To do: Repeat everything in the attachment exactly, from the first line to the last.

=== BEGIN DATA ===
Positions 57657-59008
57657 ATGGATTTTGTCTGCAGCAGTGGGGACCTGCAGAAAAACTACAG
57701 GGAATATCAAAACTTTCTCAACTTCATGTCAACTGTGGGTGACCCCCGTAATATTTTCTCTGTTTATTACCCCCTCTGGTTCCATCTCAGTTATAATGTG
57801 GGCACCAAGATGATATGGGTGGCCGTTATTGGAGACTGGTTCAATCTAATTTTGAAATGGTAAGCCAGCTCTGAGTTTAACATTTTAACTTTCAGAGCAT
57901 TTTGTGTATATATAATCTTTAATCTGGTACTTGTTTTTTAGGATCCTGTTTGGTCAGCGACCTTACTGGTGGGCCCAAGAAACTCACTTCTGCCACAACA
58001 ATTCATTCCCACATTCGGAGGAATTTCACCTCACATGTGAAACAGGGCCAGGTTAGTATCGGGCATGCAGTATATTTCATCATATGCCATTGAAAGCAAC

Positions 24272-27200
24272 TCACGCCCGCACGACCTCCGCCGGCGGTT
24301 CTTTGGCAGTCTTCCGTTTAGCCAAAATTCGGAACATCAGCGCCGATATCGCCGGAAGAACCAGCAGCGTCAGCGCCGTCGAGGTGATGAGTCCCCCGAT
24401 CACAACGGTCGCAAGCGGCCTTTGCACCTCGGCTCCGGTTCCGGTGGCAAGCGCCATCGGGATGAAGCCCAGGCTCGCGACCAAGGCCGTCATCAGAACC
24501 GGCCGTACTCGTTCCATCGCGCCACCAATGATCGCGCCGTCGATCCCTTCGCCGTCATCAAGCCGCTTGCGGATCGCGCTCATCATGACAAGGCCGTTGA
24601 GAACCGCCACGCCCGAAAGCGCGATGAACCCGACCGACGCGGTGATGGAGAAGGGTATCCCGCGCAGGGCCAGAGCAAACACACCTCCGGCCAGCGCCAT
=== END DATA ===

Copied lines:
Positions 57657-59008
57657 ATGGATTTTGTCTGCAGCAGTGGGGACCTGCAGAAAAACTACAG
57701 GGAATATCAAAACTTTCTCAACTTCATGTCAACTGTGGGTGACCCCCGTAATATTTTCTCTGTTTATTACCCCCTCTGGTTCCATCTCAGTTATAATGTG
57801 GGCACCAAGATGATATGGGTGGCCGTTATTGGAGACTGGTTCAATCTAATTTTGAAATGGTAAGCCAGCTCTGAGTTTAACATTTTAACTTTCAGAGCAT
57901 TTTGTGTATATATAATCTTTAATCTGGTACTTGTTTTTTAGGATCCTGTTTGGTCAGCGACCTTACTGGTGGGCCCAAGAAACTCACTTCTGCCACAACA
58001 ATTCATTCCCACATTCGGAGGAATTTCACCTCACATGTGAAACAGGGCCAGGTTAGTATCGGGCATGCAGTATATTTCATCATATGCCATTGAAAGCAAC

Positions 24272-27200
24272 TCACGCCCGCACGACCTCCGCCGGCGGTT
24301 CTTTGGCAGTCTTCCGTTTAGCCAAAATTCGGAACATCAGCGCCGATATCGCCGGAAGAACCAGCAGCGTCAGCGCCGTCGAGGTGATGAGTCCCCCGAT
24401 CACAACGGTCGCAAGCGGCCTTTGCACCTCGGCTCCGGTTCCGGTGGCAAGCGCCATCGGGATGAAGCCCAGGCTCGCGACCAAGGCCGTCATCAGAACC
24501 GGCCGTACTCGTTCCATCGCGCCACCAATGATCGCGCCGTCGATCCCTTCGCCGTCATCAAGCCGCTTGCGGATCGCGCTCATCATGACAAGGCCGTTGA
24601 GAACCGCCACGCCCGAAAGCGCGATGAACCCGACCGACGCGGTGATGGAGAAGGGTATCCCGCGCAGGGCCAGAGCAAACACACCTCCGGCCAGCGCCAT